Graffiti art is an expensive proposition, working to about Rs 270 for a 300 ml can. “That may be why it has not been taken up by as many artists,” he analyses. There is another worrisome factor. Considering that his works call for several layers of paint application — as many as 18 layers at times, and since Joyston has to be in the vicinity of vaporising paints every day of his working life, inhaling these vapours is an occupational health hazard; “I should try yogic breathing techniques, I guess,” he concedes.

The tools and the end

Leonardo Da Vinci, by the way, is this young man’s icon. Like the ancient genius, Joyston amuses himself by writing in mirror-reverse handwriting. In a sense, Joyston is treading the same path of science-art oneness: He fashioned his own machinery to spray paint, when he found that such machinery was unavailable in India, and importing it would cost a fortune. He is also toying with the idea of creating tools for making movable sculpture. To this young man, inventing tools is as engaging as using the tool to create art.

Outlandish sculptures interest him too, and now, Joyston has also become famous for his assemblage, ‘The future of man’, which shows a futuristic man shaped from break wires, pedals, handles, car wiper blades, helmets and the like, assembling his body by foraging from the junk he has created.

Meanwhile, his fascination with retro-art like Steam Punk continues. In common parlance, the Steam Punk genre is just a way of saying simple things in a complex obscure way, teasing the audience to arrive at an understanding. Lately, Joyston is toying with the idea of movable graffiti. Graffiti on canvas? “No, because canvas is not very receptive to graffiti paint,” he says. So it is that he got down to inventing a new graffiti surface: A layer of building patti pasted on to a plywood sheet, and painted white finally. “With this, one can even cut up the graffiti and rearrange them as fancied,” he says. But wouldn’t cutting it up and reassembling the pieces deface the original artistic conception? No, says Joyston. “Graffiti has a life of its own.”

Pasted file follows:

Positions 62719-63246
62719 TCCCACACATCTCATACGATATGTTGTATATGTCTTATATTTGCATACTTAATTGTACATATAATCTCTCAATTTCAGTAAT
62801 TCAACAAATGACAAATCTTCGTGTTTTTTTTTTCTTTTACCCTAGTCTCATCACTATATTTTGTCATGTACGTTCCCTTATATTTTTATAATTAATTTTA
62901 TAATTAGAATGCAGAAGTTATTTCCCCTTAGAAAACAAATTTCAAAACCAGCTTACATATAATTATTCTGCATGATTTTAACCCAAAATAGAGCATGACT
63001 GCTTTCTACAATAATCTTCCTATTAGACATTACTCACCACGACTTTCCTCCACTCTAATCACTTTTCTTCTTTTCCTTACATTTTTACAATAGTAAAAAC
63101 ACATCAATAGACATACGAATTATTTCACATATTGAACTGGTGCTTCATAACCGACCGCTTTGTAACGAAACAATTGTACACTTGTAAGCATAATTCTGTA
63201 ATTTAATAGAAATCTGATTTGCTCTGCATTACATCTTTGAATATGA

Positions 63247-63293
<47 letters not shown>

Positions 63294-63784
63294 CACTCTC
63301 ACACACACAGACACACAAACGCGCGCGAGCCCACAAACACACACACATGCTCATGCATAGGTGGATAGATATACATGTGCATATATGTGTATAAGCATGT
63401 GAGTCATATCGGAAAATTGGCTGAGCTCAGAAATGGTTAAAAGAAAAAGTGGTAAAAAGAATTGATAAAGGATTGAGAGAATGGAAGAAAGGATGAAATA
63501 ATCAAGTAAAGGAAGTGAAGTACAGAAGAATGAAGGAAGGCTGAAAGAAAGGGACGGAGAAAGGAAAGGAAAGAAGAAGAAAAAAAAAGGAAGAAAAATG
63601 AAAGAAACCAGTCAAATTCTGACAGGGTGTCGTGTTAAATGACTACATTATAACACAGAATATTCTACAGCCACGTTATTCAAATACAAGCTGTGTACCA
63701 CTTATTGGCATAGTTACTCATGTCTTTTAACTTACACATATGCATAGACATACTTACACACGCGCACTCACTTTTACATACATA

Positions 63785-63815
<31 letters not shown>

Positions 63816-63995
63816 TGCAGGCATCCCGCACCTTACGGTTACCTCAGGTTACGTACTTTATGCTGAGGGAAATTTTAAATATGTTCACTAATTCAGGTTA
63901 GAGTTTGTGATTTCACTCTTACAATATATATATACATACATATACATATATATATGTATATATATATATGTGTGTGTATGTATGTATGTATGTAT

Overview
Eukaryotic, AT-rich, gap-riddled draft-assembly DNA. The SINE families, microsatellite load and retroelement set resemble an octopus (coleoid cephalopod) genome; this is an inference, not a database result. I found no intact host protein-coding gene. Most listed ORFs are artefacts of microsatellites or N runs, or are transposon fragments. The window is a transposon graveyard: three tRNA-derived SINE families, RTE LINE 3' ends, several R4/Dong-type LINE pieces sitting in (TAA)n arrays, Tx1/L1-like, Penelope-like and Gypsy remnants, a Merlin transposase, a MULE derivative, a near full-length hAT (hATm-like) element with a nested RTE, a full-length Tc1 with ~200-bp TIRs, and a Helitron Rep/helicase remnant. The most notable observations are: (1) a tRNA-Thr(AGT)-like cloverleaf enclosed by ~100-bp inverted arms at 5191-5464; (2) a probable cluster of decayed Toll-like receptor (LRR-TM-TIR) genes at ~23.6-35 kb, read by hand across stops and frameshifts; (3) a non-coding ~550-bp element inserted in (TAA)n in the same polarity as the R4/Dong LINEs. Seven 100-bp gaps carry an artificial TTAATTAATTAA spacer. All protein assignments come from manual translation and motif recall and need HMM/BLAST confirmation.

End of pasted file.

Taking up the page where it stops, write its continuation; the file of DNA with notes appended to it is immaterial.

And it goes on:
He also likes to work in large scale, which becomes possible quite often, as many of his commissions happen to be building facades that sometimes tower to 35 by 45 feet or more. The graffiti that he did for the Magic Hour building (for a technology giant in Malaysia) spanned 25 by 10 feet and had robot heads with 3D square boxes in the corner that seem to move as you walk up the spiral staircase by it. “When I work on this scale, I work propped up on a ladder, and the paint has to be sprayed on at levels, like how a scanner-printer machine does, rather than an artist,” he says with  a laugh. “I love my art to adorn public spaces, which is where graffiti really belongs,” mentions Joyston.

Working with slum kids in Delhi in creating graffiti to spraying out outlandish graffiti for corporate houses and art galleries, and camouflaging planes with paint for the Hindustan Aeronautics College might seem a far cry. But to Joyston, it is all about one thing — speaking out subtly. His dreams also include starting a new kind of art institute. “Everyone has a set idea about art. That has to change.”